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ICYMI: More minor roster moves, Cobb’s potential departure, Matz rumors, and more

The Angels have continued to stay busy as the offseason marches on

MLB: New York Yankees at Los Angeles Angels Gary A. Vasquez-USA TODAY Sports

The 2021 offseason is coming up on one month old here shortly, and in that time period, the Angels have been one of the busier teams across the whole league.

The Noah Syndergaard deal got things started for the Halos with a bang last week, and since that signing was announced, we’ve seen a whole lot of tidbits and rumors coming out of Anaheim recently. It can be hard keeping up with everything on a daily basis, so we’ve got you covered with today’s edition of the news and notes surrounding the Angels:

Roster Moves

  • The Aaron Loup signing was the biggest news that came out of Anaheim on Monday, but the Angels made a different transaction earlier in the day, acquiring utility man Tyler Wade from the Yankees for a player to be named later or cash considerations.

Wade, a native of Murrieta, was designated for assignment by the Yankees last Friday in order to clear room on their 40-man roster. He was mainly used as a pinch runner and defensive replacement for New York thanks to his versatility—he’s played everywhere but pitcher, catcher and first base in his career—and 94th percentile sprint speed, but he did manage to set career-highs in batting average (.268) and on base percentage (.354) in the 154 plate appearances that he did get this year. He figures to compete for a bench role with the Halos in 2022 (or possibly for the starting shortstop role if the club doesn’t make any external acquisitions in that spot) alongside guys like former Yankees teammate Andrew Velazquez, Luis Rengifo, Jack Mayfield, Phil Gosselin, José Rojas and Brendon Davis.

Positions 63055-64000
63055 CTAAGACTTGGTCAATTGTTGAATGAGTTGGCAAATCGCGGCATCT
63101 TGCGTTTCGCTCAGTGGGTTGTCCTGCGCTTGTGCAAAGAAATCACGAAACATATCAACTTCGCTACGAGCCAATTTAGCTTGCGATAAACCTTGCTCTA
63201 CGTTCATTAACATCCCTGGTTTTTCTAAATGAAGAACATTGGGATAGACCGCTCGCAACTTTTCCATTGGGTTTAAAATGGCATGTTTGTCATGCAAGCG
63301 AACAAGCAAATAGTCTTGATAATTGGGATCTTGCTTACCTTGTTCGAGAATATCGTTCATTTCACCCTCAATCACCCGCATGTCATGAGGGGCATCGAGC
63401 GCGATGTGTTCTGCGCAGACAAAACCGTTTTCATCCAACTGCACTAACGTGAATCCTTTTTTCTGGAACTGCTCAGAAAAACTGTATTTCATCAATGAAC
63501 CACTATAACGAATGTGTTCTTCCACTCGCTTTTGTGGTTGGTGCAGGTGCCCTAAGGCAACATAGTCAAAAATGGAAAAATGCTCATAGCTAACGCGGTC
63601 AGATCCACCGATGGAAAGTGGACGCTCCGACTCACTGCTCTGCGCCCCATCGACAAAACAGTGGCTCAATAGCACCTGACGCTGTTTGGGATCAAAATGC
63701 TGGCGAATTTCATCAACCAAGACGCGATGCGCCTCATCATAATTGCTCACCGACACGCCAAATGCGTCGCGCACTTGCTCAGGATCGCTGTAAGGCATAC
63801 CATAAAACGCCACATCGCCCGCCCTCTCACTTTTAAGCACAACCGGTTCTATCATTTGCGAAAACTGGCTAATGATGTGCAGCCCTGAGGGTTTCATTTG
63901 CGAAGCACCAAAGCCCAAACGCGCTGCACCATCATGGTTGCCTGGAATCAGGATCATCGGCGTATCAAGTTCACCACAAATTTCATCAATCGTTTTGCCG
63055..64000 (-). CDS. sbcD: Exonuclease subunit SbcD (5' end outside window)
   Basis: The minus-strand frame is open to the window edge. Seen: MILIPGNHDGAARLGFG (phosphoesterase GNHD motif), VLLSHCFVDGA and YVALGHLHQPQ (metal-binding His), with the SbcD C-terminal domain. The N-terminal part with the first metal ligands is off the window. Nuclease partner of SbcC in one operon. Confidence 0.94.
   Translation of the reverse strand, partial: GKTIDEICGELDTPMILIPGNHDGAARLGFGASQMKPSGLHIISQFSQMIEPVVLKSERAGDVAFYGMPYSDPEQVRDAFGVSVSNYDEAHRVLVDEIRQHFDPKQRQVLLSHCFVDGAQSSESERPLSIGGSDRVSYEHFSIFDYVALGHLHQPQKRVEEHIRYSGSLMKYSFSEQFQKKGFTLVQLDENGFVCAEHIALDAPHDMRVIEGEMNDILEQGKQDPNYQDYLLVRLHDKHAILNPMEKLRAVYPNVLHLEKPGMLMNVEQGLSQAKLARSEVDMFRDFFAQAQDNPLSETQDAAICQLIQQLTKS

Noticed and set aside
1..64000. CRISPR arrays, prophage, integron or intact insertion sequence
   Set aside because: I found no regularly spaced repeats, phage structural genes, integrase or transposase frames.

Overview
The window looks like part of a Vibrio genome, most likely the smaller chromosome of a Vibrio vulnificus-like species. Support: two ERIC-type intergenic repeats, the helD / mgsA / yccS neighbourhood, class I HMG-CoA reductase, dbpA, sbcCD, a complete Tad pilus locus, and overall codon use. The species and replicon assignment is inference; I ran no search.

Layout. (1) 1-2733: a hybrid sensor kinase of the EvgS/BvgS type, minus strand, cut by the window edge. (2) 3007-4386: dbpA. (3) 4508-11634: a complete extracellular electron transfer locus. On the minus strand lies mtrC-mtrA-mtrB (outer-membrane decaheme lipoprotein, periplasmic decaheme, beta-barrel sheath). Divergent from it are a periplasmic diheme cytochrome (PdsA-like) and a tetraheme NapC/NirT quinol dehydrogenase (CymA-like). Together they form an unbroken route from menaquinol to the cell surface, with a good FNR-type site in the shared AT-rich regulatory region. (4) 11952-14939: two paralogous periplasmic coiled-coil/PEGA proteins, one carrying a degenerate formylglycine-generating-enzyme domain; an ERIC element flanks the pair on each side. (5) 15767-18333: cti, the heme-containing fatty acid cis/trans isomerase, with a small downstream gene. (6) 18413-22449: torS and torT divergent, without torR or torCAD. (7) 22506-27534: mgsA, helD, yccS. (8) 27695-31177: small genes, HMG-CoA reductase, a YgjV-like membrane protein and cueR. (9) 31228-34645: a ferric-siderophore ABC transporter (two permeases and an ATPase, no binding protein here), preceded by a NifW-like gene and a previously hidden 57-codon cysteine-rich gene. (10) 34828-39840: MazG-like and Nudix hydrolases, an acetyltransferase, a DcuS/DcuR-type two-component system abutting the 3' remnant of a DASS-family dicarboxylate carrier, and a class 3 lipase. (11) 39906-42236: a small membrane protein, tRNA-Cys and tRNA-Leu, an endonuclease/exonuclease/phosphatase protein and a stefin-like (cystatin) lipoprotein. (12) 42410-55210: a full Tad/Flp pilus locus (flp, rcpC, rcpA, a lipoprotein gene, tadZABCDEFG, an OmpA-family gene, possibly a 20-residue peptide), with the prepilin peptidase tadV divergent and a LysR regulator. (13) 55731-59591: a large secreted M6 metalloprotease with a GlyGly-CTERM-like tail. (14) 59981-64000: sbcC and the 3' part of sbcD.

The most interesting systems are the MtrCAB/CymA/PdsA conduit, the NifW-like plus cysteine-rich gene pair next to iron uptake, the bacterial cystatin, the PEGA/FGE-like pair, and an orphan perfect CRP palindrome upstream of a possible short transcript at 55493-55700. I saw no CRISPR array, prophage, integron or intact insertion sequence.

• Of course, the acquisitions of Loup and Wade meant that the Angels would have to clear two 40-man roster spots of their own, and the two unfortunate names on the chopping block were utility man Kean Wong and pitcher Hector Yan. Wong appeared in 32 games for the big league club in 2021, hitting .167 with three extra-base hits while playing four different positions in the field. Yan was the Halos’ No. 19 prospect according to MLB Pipeline, but he posted an ERA above 5.00 with High-A Tri-City in 2021 and appeared to have suffered a drop in his average velocity when compared to past seasons.

Free Agent Rumors

  • The biggest rumor coming out of Angels camp this week was unfortunately not a positive one, as it appears that Alex Cobb may soon be heading north to San Francisco.

The Halos acquired Cobb in a trade from the Orioles at the end of last offseason, and you could make a pretty solid case for him being the team’s most reliable starter not named Shohei Ohtani in 2021. The 33-year-old posted a 3.76 ERA and a 2.92 FIP with 98 strikeouts in what proved to be a bounce back year for him, although a pair of IL stints and some recurring blister issues limited him to just 93.1 innings across 18 starts.